Bibles to Impress

   Posted by: sdickins   in book history, Students, Uncategorized

Among the Watkinson’s extensive collection of rare books and ancient texts are gaudy Bibles and religious books. These eye-catching books are adorned with heavy, metal clasps, gold leaf, and other ornate designs. Of these ostentatious books, two stood out as especially flashy. The first book I found while I was shifting. It was an incredibly heavy book with two thick clasps adorned with crosses. The cover and textblock are both overlaid with gold leafing, adding to the dramatic effect. The second book is just as extravagant. The cover is decorated with gold designs and an intricate clasp. In the four corners are small, gold domes that add depth and a three-dimensional element to the cover. The text block is also decorated with gold leaf that has an ornate floral design. The irony of these books is that they are both about religion. There are many teachings in the Bible that discourage flaunting wealth and being overly extravagant. For example, a proverb in the King James version of the Bible states, “the love of money is the root of all evil…” 1 Timothy 6:10. This is a cautionary verse about the dangers of greed and money. It seems contradictory to create religious books with very flashy covers. Or maybe it was okay to make them flashy because they were about God’s teachings? Either way, they are interesting to look at and worth checking out at the library.

Posted by Lizzie Smith, ’20, Watkinson Student Assistant

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Back when I was in elementary or early middle school, there was a period of a few months when everyone was reading Jack London novels like White Fang or The Call of the Wild. Something about those tales of struggle in the wilderness appealed to our suburban sensibilities. So, when I found this specially bound edition of The Call of the Wild in the Watkinson’s Private Press collection this summer, I was naturally excited. In 1960, the book (originally published in 1903) was reprinted for the members of the Limited Editions Club, who clearly had a flair for the aesthetic. The Yukon adventure novel has been bound in wool and died in a green and black plaid pattern–an appropriately outdoorsy choice. In addition, beautiful illustrations have been added that really capture the mood of the story. I like this edition because it shows how form and content can be made to harmonize. It also reminds me that even books that are not considered high literature can still be special.

Posted by Caroline Reger, University of Connecticut, 2018, Watkinson Student Assistant




British Politicians Satirized in Prints

   Posted by: sdickins   in Politics, Uncategorized

The Watkinson has a great variety of historical books, records, photos, prints and more. While working in the Watkinson, I have been introduced to the many ways history is recorded. Most recently I organized a collection of British caricatures. The collection contains around 190 prints with ranging topics, but a majority are political and social satire. The popularity of these prints and the impact they had on British society made me want to research more about the evolution of printmaking and why these prints were so important.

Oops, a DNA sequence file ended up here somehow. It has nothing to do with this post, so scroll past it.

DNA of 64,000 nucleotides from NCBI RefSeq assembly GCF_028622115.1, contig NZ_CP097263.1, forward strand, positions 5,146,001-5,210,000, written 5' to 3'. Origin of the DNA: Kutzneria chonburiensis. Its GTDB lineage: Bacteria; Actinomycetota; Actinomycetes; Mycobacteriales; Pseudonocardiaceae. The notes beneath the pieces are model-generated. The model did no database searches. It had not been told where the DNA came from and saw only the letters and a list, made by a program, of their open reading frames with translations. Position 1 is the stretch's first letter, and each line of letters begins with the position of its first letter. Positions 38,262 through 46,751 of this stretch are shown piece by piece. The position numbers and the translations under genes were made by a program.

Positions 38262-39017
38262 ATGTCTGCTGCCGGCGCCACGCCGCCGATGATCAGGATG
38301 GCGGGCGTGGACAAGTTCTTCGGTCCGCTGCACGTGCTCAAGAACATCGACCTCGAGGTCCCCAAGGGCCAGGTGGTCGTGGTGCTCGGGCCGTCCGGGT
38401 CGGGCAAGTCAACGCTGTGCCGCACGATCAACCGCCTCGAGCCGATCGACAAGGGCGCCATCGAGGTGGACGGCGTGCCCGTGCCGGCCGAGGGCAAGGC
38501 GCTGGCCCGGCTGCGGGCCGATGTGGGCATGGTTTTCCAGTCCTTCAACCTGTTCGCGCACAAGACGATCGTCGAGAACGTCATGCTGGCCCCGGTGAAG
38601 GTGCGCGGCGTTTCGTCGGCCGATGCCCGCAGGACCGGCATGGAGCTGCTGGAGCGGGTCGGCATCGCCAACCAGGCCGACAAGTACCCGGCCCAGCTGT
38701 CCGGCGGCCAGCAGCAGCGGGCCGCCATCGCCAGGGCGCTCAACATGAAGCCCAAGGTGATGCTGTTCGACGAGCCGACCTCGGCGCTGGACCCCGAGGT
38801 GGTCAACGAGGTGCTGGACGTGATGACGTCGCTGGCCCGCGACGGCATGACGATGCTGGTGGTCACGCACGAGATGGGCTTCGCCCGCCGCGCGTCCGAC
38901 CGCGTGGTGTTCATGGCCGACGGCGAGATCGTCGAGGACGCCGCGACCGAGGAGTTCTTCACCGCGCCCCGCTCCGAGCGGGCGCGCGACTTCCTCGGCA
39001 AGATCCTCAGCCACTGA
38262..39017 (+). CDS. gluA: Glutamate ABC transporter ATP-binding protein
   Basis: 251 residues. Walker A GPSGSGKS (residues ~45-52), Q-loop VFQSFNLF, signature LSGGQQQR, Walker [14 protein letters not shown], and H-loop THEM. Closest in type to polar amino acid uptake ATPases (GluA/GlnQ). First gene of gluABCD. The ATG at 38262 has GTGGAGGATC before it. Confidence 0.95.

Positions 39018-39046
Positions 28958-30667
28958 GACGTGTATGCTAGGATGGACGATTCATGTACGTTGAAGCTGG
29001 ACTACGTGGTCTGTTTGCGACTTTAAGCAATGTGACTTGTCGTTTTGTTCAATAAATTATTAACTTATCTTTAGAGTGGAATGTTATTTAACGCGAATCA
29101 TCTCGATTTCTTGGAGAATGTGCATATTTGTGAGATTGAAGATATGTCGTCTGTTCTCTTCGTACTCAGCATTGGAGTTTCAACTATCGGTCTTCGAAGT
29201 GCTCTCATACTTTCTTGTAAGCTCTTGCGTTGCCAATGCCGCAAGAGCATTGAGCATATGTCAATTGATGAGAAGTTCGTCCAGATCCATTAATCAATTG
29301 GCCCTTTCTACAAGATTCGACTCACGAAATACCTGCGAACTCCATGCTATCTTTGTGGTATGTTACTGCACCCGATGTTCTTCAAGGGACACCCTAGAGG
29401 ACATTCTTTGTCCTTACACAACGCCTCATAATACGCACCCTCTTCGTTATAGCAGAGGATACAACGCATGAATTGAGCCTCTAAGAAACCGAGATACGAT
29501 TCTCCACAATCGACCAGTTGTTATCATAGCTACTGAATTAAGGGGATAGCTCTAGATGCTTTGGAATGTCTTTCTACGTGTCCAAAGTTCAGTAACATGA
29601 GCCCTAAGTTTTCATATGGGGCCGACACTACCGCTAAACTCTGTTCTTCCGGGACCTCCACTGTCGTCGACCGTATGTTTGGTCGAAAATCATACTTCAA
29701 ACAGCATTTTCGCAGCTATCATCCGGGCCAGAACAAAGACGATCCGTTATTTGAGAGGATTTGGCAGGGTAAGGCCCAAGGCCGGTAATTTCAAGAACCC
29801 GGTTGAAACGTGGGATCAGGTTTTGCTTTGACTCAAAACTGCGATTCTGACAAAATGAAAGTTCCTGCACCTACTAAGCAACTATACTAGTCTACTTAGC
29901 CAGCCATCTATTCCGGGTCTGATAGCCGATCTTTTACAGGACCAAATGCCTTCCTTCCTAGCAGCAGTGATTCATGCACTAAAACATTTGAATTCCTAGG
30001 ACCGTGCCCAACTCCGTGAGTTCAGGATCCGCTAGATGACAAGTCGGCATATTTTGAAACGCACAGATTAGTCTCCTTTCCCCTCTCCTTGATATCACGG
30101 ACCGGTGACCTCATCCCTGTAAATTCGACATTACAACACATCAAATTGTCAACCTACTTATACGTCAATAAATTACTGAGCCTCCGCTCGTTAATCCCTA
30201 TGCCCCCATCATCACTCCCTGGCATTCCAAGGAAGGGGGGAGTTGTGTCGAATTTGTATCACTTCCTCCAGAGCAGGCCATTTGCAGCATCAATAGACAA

The reign of King George III from 1760 to 1820 marked a time of ideological revolution and the rise in satirical prints. The mass production of prints allowed for information to be accessed by the ordinary person, who was most likely illiterate. British satirical caricatures were used to criticize certain political decisions or platforms of political parties in particular the Whig and Tory parties. Prints created in the 18th century use the technique of physiognomy, which is the judging of a person’s character from the depiction of their physical features. These prints have grotesque and distorted images of various politicians, but mainly Charles James Fox (Whig Party), William Pitt the Younger (Tory Party), King George III and Napoleon.


A famous printmaker, Isaac Cruikshank, depicts Charles James Fox as a French Revolution sympathizer in his print “A Right Honorable Alias Sans Culotte” which is one of the prints in the collection at the Watkinson. This print contains Fox split into two different outfits. As the spectator of the print, on the right side, Fox is dressed neatly in English clothing singing “God Save Great George our king.” On the left side, Fox is dressed as a French revolutionary in ragged, torn clothes with a bludgeon singing, “Ca ira, ca ira, ca ira,” an emblematic song of the French Revolution. Images such as these were used to ridicule politicians. Some victims of the political satires, like Fox, would buy entire editions or even bribe publishers to stop printing these satirical images in order to maintain a positive public image.